Metagonia crenulata (Dunal) Nutt.
Metagonia marginata (Dunal) Nutt.
Vaccinium crenulatum Dunal
Vaccinium dasygynum S.F.Blake
Vaccinium marginatum Dunal
Vaccinium mortinia Benth.
Vaccinium polystachyum Benth.
Vaccinium ramosissimum Dunal
Common Name: Mortiño
Vaccinium floribundum varies widely in habit according to habitat. It ranges from an evergreen shrub to a dwarf, procumbent or scandent subshrub growing 0.2 - 2.5 metres tall with occasional specimens to 3.5 metres[
The edible fruit is greatly enjoyed within the plant's native range. Although not usually cultivated, the fruit is widely sold in the local markets of Ecuador and Colombia[
S. America - Ecuador and Colombia
Lower montane dry forest, premontane dry forest, montane moist to wet forest, montane cloud forest, subpáramo thickets, grass and Espeletia páramo, to superpáramo, at elevations of 1,400 - 4,350 metres[
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Vaccinium floribundum succeeds outdoors only in the milder areas of the temperate zone, where it can grow well in a woodland garden[
] .Although frosts can occur on almost any night at the higher elevations of its native range, the plant still grows and crops well there. The daytimes there, however, are generally warm or hot all year round, and so it is the longer lasting cold of winters in the temperate zone that causes damage to the plant.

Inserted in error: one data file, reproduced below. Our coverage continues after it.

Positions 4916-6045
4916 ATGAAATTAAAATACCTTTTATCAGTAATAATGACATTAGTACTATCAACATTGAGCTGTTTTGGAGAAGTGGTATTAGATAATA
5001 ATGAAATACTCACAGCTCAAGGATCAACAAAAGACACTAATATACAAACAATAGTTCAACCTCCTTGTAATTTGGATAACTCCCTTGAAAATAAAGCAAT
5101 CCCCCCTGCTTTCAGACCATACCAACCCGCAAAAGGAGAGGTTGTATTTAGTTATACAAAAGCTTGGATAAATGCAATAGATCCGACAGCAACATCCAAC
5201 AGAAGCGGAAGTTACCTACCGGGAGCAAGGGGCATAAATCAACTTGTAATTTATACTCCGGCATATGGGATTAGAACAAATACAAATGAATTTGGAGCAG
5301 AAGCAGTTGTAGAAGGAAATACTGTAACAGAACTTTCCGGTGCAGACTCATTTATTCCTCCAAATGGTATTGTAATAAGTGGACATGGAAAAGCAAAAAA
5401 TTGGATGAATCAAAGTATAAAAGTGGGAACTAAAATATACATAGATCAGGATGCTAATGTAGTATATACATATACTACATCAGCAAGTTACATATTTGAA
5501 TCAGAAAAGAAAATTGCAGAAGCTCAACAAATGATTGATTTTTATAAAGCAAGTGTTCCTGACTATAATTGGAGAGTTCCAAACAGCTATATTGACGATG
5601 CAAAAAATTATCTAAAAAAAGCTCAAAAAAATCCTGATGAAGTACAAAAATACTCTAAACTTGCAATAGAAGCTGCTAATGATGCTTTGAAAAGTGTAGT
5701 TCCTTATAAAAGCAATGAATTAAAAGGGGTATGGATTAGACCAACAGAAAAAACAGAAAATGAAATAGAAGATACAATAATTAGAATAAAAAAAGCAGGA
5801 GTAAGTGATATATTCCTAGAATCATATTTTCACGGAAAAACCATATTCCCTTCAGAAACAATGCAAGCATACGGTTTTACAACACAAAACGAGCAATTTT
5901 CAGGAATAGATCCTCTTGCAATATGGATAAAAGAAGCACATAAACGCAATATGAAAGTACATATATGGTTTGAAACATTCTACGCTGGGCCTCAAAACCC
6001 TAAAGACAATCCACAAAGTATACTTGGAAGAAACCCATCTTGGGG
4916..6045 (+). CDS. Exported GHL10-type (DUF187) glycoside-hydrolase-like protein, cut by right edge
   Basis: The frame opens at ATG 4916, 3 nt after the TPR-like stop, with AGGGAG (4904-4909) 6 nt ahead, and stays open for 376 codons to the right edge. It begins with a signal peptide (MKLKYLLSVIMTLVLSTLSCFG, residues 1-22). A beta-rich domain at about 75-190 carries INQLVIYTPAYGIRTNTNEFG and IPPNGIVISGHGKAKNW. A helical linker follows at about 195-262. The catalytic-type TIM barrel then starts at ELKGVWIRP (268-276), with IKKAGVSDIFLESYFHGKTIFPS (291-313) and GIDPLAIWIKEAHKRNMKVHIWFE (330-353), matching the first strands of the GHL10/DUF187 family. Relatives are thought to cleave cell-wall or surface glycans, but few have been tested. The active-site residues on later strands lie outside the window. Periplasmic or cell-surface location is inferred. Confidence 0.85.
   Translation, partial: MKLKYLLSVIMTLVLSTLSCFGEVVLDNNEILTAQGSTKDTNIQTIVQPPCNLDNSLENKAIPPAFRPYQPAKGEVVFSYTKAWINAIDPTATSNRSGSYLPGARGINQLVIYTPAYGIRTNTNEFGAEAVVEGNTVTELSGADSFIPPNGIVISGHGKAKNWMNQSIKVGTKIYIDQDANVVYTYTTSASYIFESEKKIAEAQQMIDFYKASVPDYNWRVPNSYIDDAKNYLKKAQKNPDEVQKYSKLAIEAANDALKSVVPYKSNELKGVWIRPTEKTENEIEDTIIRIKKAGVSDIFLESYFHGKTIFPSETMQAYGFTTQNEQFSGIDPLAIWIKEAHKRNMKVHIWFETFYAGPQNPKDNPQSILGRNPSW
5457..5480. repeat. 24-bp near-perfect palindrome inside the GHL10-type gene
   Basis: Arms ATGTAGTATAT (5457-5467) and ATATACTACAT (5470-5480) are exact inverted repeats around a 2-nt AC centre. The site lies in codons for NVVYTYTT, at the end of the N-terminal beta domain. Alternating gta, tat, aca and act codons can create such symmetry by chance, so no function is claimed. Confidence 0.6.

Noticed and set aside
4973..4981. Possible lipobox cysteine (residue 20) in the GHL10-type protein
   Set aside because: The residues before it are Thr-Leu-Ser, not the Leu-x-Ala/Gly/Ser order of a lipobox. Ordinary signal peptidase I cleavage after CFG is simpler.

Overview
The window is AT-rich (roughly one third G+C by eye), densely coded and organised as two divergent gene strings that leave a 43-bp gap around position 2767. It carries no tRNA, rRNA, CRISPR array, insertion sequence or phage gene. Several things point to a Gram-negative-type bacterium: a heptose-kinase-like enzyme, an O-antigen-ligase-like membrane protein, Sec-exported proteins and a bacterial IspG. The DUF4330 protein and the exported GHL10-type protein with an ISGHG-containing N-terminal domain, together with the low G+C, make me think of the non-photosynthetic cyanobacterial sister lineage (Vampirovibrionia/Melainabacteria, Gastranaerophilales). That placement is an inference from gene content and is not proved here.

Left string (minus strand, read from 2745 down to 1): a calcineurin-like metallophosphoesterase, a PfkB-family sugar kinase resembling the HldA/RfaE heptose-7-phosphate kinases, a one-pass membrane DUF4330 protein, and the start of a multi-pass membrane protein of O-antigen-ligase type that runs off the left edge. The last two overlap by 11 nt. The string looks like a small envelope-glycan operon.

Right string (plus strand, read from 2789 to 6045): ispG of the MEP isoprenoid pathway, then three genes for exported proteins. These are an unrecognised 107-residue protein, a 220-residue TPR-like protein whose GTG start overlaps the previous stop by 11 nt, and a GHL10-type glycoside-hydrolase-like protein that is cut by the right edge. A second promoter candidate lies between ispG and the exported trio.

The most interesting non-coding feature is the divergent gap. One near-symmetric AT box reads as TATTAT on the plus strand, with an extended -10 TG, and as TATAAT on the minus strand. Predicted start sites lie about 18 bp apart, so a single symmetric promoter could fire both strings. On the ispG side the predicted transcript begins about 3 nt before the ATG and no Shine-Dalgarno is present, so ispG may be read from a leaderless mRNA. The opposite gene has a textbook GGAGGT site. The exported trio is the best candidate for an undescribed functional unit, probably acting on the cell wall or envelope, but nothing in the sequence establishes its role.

Succeeds in full sun or light shade though it fruits better in a sunny position[
]. Requires a moist but freely-draining lime free soil, preferring one that is rich in peat or a light loamy soil with added leaf-mould[
]. Prefers a very acid soil with a pH in the range of 4.5 to 6, plants soon become chlorotic when lime is present. Requires shelter from strong winds[
Seemingly fire resistant, the plant often sprouts vigorously after fire[
Dislikes root disturbance, plants are best grown in pots until being planted out in their permanent positions[
Plants in this genus are notably resistant to honey fungus[
Fruit - raw or cooked[
]. Some forms are juicy, sub-acid and pleasantly flavoured[
]. Highly esteemed[
]. It is an ingredient of a special dish with molasses, spices and other fruits that is eaten on All Soul's Day in S. America[
]. The fruit is rather small, about 5mm in diameter[
The species is of special interest for its potential in breeding programmes where it could endow frost resistance to the flowers.
The wood is used for fuel[
Seed - sow late winter in a greenhouse in a lime-free potting mix and only just cover the seed[
]. Stored seed might require a period of up to 3 months cold stratification[
]. Another report says that it is best to sow the seed in a greenhouse as soon as it is ripe[
]. Once they are about 5cm tall, prick the seedlings out into individual pots and grow them on in a lightly shaded position in the greenhouse for at least their first winter. Plant them out into their permanent positions in late spring or early summer, after the last expected frosts.
Cuttings of half-ripe wood, 5 - 8cm with a heel, August in a frame[
]. Slow and difficult.
Layering in late summer or early autumn[
]. Another report says that spring is the best time to layer[
]. Takes 18 months[
Division of suckers in spring or early autumn[